Bottom Line: The dystrophin-associated protein (DAP) complex spans the sarcolemmal membrane linking the cytoskeleton to the basement membrane surrounding each myofiber.These results suggest that dystroglycan is essential for the assembly of a synaptic basement membrane, most notably by localizing AChE through its binding to perlecan.In addition, they suggest that dystroglycan functions in the organization and stabilization of AChR clusters, which appear to be mediated through its binding of laminin.

View Article: PubMed Central - PubMed

Affiliation: Department of Biology, McGill University/Center for Neuroscience Research, Montréal General Hospital Research Institute, Montréal, Québec H3G 1A4, Canada.

ABSTRACT
The dystrophin-associated protein (DAP) complex spans the sarcolemmal membrane linking the cytoskeleton to the basement membrane surrounding each myofiber. Defects in the DAP complex have been linked previously to a variety of muscular dystrophies. Other evidence points to a role for the DAP complex in formation of nerve-muscle synapses. We show that myotubes differentiated from dystroglycan-/- embryonic stem cells are responsive to agrin, but produce acetylcholine receptor (AChR) clusters which are two to three times larger in area, about half as dense, and significantly less stable than those on dystroglycan+/+ myotubes. AChRs at neuromuscular junctions are similarly affected in dystroglycan-deficient chimeric mice and there is a coordinate increase in nerve terminal size at these junctions. In culture and in vivo the absence of dystroglycan disrupts the localization to AChR clusters of laminin, perlecan, and acetylcholinesterase (AChE), but not rapsyn or agrin. Treatment of myotubes in culture with laminin induces AChR clusters on dystroglycan+/+, but not -/- myotubes. These results suggest that dystroglycan is essential for the assembly of a synaptic basement membrane, most notably by localizing AChE through its binding to perlecan. In addition, they suggest that dystroglycan functions in the organization and stabilization of AChR clusters, which appear to be mediated through its binding of laminin.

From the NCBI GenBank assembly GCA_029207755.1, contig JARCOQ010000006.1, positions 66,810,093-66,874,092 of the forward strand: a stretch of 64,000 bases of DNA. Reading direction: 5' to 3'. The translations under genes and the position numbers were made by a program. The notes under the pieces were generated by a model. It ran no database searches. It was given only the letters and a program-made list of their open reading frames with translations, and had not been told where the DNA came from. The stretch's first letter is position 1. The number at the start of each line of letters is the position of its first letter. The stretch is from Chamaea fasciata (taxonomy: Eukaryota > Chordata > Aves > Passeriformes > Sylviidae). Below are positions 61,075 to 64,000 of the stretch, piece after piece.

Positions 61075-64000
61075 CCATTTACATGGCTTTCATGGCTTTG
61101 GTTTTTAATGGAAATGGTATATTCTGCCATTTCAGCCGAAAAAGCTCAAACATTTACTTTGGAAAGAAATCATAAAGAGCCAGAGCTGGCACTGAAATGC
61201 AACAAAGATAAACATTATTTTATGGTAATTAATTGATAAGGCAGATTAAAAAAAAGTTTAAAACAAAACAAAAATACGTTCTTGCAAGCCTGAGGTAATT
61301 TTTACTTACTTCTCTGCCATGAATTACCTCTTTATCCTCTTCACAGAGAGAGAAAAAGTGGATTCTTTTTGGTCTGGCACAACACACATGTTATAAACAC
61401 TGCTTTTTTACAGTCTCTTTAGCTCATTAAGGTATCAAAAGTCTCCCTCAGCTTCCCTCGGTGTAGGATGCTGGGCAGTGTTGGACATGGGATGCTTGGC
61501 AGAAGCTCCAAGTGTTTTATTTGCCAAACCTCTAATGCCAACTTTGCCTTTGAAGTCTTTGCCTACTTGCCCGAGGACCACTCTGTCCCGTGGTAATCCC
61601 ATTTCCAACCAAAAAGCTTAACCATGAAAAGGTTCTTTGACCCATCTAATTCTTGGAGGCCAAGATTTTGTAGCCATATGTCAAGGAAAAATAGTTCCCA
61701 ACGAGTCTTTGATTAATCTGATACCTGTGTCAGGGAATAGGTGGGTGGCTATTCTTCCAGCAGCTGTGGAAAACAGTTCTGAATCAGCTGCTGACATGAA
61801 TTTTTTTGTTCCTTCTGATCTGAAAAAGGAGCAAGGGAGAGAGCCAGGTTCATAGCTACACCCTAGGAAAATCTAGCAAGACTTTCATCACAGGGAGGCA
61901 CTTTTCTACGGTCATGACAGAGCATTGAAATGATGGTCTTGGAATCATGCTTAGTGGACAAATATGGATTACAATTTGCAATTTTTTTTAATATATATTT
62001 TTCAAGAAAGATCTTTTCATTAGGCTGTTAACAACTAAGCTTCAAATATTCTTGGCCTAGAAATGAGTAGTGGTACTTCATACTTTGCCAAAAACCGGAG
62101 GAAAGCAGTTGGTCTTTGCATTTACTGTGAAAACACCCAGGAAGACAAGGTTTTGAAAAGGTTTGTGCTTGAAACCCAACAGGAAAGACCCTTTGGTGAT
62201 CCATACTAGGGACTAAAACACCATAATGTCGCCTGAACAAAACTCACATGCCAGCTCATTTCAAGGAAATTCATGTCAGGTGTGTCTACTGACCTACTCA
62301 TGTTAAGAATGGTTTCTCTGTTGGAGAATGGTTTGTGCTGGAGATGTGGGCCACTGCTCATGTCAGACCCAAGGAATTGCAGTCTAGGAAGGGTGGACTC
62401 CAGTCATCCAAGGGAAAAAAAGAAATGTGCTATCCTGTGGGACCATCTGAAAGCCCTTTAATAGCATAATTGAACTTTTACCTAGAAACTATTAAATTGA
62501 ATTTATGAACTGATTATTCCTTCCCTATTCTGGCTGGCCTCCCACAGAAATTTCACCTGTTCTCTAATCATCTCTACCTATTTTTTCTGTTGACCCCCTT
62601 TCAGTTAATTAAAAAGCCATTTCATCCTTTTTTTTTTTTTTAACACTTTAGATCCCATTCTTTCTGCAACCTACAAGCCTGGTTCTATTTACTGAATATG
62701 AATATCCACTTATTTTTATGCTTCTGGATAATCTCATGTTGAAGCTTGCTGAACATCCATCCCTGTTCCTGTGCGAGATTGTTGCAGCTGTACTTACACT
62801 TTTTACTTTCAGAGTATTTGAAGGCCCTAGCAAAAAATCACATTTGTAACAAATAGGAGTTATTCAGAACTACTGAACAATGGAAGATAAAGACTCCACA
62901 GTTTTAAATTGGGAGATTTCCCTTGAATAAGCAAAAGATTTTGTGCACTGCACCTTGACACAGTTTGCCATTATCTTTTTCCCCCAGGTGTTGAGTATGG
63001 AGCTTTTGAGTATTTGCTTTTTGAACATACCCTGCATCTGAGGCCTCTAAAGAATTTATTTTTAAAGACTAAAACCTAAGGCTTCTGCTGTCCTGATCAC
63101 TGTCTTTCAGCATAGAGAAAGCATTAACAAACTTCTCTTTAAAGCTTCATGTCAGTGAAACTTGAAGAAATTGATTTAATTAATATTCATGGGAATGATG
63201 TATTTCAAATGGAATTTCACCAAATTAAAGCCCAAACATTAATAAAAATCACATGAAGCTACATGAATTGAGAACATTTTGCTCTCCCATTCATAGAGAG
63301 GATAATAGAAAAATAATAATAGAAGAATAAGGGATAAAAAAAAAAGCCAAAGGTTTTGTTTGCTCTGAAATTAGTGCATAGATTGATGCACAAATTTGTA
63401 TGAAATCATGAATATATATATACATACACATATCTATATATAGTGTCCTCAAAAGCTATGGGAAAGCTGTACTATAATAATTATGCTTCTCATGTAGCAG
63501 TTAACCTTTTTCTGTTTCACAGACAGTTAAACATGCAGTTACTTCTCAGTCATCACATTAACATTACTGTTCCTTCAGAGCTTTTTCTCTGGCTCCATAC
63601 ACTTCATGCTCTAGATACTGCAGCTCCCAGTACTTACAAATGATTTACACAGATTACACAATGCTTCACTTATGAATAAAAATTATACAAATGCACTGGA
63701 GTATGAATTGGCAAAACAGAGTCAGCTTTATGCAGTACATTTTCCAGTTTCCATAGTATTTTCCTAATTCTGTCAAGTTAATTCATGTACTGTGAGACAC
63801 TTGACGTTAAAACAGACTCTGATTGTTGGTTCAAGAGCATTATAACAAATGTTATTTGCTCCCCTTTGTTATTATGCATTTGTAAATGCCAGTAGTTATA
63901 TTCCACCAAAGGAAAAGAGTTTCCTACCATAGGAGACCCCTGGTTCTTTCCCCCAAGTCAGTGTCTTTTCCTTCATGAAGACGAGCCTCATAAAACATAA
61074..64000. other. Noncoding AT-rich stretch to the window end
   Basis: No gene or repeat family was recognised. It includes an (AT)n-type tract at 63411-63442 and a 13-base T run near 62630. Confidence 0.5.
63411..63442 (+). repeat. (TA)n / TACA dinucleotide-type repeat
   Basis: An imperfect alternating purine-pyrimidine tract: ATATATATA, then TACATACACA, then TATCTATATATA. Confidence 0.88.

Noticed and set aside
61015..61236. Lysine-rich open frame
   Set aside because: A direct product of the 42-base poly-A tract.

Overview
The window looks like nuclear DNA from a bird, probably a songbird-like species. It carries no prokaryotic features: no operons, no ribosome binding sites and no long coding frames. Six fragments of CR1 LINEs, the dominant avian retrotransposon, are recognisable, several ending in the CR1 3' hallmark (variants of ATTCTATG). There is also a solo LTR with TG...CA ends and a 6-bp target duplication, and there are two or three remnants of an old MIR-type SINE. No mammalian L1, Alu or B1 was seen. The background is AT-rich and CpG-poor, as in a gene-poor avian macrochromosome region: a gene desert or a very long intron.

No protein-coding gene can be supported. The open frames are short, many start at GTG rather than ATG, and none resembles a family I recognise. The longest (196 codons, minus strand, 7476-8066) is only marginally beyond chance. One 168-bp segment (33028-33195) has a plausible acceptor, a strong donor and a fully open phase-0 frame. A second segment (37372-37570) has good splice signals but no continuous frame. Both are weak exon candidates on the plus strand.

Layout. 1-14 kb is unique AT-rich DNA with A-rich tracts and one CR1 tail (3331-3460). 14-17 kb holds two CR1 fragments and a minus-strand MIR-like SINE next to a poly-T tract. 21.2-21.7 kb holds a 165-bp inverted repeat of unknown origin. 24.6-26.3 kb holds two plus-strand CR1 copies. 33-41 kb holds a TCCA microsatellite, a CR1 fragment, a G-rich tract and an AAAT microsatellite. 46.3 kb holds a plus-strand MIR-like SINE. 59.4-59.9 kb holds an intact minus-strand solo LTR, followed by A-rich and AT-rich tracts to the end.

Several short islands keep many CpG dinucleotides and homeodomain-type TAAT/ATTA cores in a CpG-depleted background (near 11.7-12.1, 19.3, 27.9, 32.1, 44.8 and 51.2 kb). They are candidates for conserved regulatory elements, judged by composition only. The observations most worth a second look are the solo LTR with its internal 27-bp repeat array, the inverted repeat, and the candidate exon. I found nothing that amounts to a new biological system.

Show MeSH
Related in: MedlinePlus